‘the pain can’t be that bad, you’re overexaggerating’
‘this is normal for you and your body’
‘it will settle down when you have a child or fall pregnant’ – there are instances where this is told to teenagers suffering from endometriosis
‘maybe you should lose some weight’

I wonder if men are afforded the same treatment when it comes to medical professionals. Statistically, it seems not, actually. Whilst women are categorised as psychiatric patients and given anxiety medication, men are comparatively given higher dosages of medication and tests to rule out medical conditions. J.Crook and E. Tunks conducted a study ‘Women with Pain’ that deduced “women with chronic pain conditions are more likely to be wrongly diagnosed with mental health conditions than men and prescribed psychotropic drugs, as doctors dismiss their symptoms as hysterics”.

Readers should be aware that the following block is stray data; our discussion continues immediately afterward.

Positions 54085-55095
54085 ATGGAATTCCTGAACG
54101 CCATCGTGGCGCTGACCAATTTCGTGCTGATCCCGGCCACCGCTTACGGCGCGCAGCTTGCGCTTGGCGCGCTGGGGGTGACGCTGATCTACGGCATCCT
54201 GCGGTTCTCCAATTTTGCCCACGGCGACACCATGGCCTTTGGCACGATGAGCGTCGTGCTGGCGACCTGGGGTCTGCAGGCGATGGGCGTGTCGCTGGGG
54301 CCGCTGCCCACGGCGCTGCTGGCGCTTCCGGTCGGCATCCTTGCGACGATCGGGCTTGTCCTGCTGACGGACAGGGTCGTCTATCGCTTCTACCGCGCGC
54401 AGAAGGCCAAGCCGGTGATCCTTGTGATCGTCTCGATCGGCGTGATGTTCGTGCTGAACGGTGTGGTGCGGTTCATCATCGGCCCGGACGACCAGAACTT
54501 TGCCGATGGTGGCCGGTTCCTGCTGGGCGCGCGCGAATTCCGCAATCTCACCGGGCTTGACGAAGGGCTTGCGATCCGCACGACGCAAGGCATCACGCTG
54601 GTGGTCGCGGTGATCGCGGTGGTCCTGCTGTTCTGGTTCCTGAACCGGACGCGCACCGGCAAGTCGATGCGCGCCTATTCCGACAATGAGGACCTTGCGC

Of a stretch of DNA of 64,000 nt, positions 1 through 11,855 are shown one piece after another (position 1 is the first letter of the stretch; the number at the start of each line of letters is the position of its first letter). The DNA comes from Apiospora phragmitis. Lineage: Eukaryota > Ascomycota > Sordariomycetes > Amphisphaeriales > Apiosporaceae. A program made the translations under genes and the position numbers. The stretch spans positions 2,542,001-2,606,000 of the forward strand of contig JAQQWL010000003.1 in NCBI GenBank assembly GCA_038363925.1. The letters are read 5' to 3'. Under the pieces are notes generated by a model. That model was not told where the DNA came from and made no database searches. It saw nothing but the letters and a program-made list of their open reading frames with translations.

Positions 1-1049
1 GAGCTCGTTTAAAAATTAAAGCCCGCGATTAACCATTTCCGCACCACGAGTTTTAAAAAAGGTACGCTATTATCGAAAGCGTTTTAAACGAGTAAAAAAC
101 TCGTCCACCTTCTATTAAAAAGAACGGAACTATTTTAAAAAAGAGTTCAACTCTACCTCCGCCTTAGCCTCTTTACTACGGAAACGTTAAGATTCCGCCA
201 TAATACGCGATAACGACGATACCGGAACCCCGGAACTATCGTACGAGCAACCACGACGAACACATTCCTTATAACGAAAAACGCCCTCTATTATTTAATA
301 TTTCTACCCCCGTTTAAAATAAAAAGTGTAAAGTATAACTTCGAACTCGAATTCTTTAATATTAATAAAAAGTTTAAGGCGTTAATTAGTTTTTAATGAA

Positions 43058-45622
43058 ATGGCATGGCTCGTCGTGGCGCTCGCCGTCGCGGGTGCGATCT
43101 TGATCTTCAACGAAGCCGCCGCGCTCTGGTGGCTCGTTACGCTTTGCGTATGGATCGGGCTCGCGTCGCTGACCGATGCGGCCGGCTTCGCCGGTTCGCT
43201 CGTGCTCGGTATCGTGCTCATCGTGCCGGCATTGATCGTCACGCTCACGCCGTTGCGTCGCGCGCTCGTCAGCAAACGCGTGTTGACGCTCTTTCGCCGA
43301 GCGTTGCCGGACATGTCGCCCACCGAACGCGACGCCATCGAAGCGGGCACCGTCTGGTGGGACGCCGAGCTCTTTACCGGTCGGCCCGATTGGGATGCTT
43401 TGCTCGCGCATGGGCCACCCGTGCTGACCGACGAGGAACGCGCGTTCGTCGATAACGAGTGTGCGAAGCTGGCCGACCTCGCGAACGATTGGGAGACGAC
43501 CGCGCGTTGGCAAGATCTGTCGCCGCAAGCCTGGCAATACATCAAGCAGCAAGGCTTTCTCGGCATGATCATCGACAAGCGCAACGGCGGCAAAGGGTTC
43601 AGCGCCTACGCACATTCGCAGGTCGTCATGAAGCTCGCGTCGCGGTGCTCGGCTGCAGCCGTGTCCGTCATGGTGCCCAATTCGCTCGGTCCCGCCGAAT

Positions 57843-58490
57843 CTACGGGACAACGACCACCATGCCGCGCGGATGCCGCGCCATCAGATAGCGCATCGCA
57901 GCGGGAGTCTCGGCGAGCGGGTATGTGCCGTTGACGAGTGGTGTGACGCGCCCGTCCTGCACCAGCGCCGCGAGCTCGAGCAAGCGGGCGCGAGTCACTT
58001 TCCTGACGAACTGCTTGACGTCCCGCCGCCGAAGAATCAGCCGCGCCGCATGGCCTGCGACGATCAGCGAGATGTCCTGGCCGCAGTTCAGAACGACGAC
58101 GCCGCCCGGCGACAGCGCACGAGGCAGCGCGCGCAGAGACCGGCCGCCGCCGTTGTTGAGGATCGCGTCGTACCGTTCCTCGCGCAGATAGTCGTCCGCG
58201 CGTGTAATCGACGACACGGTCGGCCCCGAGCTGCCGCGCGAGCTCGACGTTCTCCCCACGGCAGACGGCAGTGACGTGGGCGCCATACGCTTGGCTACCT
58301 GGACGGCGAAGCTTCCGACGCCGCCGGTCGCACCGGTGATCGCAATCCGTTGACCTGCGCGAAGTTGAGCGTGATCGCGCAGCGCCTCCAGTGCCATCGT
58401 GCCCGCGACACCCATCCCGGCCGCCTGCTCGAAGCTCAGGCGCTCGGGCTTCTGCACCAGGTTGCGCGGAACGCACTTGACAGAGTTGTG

Not only that, when women and men both presented the exact same symptoms and levels of abdominal pain – research found that they are more likely longer to wait at A&E. Men were asked to wait for 49 minutes to be seen, whilst women were only seen after 65. Given that we statistically and medically, bear more pain, and experience more of it; why are women yet again on the back-foot when it comes to medical treatment? This phenomenon is not specific to one place in the world, either. It operates on a global scale.